Schrenker says plane crash was 'accident'

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By Angye Morrison

Marcus Schrenker, the Indiana financial adviser who was arrested in January for parachuting from his airplane while it was left on autopilot, has sent a four-page letter to state officials, his family and media outlets throughout the country proclaiming his innocence.

Schrenker's plane crashed near Milton Jan. 11, and he then rode a motorcycle to a campground in Chattahoochee. Local and federal authorities found him there after campground owners and other campers reported moaning coming from his tent. When Schrenker was arrested, he had injuries consistent with those of an apparent suicide attempt, and there was a large quantity of blood in the tent.

The charges against Schrenker include intentionally crashing his plan and faking a distress call. He is being held at the Federal Detention Center in Miami, and is undergoing mental evaluations at the facility to determine whether he is mentally capable of standing trial.

In his letter, Schrenker said the crash was an accident and he denied that he had tried to evade authorities. He said he was on his way to Destin to visit his father, and that he had planned a side trip on the motorcycle.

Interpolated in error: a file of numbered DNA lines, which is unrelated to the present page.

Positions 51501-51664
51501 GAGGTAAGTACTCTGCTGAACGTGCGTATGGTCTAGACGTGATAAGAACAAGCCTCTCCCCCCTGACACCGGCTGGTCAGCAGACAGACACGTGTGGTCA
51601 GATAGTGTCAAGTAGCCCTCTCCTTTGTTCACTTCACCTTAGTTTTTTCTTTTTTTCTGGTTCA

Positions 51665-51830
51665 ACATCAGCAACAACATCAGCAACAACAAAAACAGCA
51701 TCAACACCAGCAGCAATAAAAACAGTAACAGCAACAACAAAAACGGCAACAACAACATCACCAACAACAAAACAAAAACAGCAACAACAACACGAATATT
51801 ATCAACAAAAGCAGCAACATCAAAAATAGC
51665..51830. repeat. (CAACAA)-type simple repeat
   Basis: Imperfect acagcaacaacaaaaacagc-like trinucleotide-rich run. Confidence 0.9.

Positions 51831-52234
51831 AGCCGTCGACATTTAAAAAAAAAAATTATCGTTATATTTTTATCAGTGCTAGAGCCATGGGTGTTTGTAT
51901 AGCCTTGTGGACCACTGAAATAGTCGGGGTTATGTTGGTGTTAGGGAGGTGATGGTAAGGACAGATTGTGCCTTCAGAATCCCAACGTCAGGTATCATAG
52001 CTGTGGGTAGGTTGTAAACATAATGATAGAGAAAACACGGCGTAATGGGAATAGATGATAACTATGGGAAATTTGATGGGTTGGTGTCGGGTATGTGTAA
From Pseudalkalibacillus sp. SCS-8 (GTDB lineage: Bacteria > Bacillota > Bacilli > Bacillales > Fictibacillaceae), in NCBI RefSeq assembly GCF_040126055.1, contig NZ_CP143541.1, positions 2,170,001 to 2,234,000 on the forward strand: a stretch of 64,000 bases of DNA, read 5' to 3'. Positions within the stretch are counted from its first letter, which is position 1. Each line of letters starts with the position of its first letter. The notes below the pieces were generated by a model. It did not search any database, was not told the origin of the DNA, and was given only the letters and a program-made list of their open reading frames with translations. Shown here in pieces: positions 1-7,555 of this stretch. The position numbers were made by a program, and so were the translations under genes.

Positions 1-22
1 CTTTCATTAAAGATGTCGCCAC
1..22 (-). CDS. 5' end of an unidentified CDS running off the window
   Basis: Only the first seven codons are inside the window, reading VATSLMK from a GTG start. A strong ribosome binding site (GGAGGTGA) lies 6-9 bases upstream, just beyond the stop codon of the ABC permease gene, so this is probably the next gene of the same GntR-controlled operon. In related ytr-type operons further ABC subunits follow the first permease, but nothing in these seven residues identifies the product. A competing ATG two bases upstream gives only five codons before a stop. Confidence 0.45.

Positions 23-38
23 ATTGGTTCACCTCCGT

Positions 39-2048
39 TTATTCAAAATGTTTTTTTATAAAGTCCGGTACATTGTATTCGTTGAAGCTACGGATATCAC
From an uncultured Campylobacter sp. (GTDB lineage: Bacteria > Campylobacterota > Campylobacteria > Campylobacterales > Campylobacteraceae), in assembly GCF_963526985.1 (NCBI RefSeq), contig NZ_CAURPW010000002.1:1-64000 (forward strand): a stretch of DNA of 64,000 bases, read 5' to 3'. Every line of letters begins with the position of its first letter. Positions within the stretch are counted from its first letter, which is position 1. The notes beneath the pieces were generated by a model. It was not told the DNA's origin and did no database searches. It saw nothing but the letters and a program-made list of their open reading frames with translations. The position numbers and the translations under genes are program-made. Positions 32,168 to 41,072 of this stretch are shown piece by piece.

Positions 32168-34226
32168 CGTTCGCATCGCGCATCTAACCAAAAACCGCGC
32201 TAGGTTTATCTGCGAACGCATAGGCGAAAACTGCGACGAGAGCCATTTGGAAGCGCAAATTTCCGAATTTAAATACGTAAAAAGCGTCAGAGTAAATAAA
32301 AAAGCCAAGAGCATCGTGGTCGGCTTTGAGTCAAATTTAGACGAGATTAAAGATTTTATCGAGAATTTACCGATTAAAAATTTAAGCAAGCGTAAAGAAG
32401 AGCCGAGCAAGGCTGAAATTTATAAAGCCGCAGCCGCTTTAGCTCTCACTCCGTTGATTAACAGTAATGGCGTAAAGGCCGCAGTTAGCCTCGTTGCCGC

"There is a lot the public doesn't know and soon the truth of what really happened on 1-11-2009 will be told," Schrenker wrote, saying he would be providing interviews to national news networks in coming weeks. "I did not try to 'fake my death.' I was not motivated in any way to do so nor did I have the resources."

Upon extradition to Indiana, Schrenker will face criminal charges there connected with allegations that he worked as an investment adviser after his registration as such was terminated in December 2008. There are also separate fraud allegations in an additional fraud case, which implicates Schrenker for failure to inform clients of risks associated with investments and converting investor funds for personal use.

Schrenker has reportedly said he was mentally unstable and was abusing prescription drugs at the time of the alleged wrongdoing.

Schrenker's trial in Florida is expected to begin in early May.